Terps wrap up difficult early stretch with toughest test yet: No. 1 Florida

Young UM team dogged by fundamental flaws

December 10, 2003|By Gary Lambrecht | Gary Lambrecht,SUN STAFF

COLLEGE PARK - The unranked Maryland Terrapins have a chance to do something highly unusual and unexpected tonight: knock off a top-ranked basketball team on its own court.

But before the Terps get caught up in the anticipation of playing No. 1 Florida at the O'Connell Center in their first road test of the season, Maryland coach Gary Williams would rather they scrutinize fundamental parts of their own game.

Stop getting so antsy while you're working to create a decent shot against a zone defense. Make some open field-goal attempts. Sharpen things up at the free-throw line. And, please, guard the perimeter on defense.

Getting shut out in last weekend's BB&T Classic was quite an eye-opener for these young Terps, who are being carried by a second-year senior and sophomores and freshmen.

Maryland had not gone 0-2 in the tournament's nine-year history until 17th-ranked Gonzaga and West Virginia changed things. By losing to West Virginia in overtime Sunday, five nights after beating then-No. 15 Wisconsin in overtime at Comcast Center, the Terps blew an opportunity to break into the Top 25.

Now the Terps (4-2) are staring at their first three-game losing streak since February 2001, as they conclude a nine-day run against the last and biggest of three ranked opponents.

They have a chance to defeat a No. 1 team for the fifth time under Williams and the third consecutive year, with Duke having been the victim the past two seasons.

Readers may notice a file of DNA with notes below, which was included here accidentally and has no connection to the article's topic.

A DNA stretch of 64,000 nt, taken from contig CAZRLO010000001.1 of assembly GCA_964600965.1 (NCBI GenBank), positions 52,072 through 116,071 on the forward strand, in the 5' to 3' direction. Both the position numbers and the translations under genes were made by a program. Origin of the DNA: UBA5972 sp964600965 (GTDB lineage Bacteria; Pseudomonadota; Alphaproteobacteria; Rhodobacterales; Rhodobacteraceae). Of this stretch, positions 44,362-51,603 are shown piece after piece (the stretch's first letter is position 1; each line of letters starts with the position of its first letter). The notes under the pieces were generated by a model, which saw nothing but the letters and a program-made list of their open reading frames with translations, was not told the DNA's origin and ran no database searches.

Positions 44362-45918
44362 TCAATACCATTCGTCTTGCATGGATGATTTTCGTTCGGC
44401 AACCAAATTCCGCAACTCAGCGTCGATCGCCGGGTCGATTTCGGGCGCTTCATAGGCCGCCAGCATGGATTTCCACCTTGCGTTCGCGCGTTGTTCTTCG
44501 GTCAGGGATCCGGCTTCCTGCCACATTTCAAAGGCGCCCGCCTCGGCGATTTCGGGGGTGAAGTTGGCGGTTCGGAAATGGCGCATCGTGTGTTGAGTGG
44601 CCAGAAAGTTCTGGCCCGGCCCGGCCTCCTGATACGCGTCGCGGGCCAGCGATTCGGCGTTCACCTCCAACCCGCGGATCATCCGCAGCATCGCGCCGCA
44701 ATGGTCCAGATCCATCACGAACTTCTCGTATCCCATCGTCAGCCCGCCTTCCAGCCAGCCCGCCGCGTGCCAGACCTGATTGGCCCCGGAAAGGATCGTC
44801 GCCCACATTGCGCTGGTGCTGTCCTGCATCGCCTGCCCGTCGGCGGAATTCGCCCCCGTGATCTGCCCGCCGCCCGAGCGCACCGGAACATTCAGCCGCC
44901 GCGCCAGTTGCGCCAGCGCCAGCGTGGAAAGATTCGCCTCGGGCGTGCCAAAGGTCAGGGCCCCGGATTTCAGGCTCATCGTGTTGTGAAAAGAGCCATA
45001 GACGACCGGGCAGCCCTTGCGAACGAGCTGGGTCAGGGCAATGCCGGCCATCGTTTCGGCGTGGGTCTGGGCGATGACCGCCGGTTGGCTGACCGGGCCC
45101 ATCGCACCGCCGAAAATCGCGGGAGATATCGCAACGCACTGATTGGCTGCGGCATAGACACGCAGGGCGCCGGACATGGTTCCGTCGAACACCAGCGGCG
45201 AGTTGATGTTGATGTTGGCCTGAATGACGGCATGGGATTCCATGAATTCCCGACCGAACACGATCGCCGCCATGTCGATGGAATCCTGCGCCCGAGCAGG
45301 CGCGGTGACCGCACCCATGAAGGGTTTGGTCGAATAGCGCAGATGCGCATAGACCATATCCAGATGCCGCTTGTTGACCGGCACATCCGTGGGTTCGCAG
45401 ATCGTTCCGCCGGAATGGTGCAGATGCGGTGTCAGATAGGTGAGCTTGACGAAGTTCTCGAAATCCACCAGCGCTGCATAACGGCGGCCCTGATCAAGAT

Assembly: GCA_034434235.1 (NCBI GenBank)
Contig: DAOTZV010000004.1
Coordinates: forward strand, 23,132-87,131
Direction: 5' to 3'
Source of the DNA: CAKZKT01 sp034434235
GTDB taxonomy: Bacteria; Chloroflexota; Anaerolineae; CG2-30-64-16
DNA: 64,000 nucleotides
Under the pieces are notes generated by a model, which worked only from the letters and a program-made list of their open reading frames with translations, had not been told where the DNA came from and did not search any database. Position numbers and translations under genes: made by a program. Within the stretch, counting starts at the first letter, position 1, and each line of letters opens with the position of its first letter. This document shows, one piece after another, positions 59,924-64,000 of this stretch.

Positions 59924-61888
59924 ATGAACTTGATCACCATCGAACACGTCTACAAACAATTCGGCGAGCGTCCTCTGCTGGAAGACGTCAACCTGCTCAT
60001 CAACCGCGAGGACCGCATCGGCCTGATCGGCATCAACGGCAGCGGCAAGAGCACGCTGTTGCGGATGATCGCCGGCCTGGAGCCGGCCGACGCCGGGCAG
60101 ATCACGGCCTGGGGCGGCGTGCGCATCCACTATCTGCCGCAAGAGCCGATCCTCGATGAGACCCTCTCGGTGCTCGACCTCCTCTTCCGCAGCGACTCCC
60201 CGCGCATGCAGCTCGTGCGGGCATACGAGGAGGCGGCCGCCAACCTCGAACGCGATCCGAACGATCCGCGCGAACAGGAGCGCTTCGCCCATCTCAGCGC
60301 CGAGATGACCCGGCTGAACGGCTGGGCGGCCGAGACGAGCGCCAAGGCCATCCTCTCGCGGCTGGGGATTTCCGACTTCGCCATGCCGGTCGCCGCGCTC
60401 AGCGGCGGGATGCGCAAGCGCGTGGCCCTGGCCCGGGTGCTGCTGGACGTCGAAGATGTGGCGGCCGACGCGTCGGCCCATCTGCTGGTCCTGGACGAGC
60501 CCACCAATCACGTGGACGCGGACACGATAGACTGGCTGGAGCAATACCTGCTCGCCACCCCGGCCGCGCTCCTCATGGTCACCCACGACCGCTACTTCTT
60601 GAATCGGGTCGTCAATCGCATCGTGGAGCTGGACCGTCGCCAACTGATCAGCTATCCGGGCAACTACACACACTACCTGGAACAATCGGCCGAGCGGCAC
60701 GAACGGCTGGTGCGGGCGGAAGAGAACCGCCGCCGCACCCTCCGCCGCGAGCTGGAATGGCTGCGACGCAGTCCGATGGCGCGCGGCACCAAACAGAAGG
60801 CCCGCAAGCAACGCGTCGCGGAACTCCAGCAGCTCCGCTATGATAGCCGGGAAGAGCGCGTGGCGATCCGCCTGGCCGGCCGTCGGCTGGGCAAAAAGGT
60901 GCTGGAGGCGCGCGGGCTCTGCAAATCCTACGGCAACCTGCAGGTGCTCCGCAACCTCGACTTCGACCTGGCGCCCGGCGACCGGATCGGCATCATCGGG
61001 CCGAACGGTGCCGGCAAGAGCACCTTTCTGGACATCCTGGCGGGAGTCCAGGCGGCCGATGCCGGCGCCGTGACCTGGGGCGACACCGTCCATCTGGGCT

And the coach will be monitoring his team's temperature throughout the visit.

"That's part of playing this game down there. It's a test, playing the No. 1 team on their court. We'll find out more about our team, where we are," said Williams, who is one victory shy of No. 300 at Maryland. "You've got to guard the three-point line. You've got to make free throws. You've got to run good offense. You've got to do everything right.

"We knew it wasn't going to be easy. This is our toughest stretch until we get into the conference. I think [the players] have responded well [to the West Virginia loss]. It's not a crisis."

It has been a learning experience for the Terps, who have earned Williams' admiration at times with their heart and hustle, but also tested his tolerance with their wandering attention span on defense and tendency to panic and force shots in the half-court offense.

This is a team that nearly stole the West Virginia game after falling 16 points behind seven minutes into the second half. This is also a team that fell behind the Mountaineers by 16 points in the first place, and allowed 26-for-49 shooting from three-point range in the BB&T. Maryland's past three opponents have shot a combined 50 percent from beyond the arc.

For the season, Maryland is ranked last in the Atlantic Coast Conference in three-point defense (41.5 percent shooting).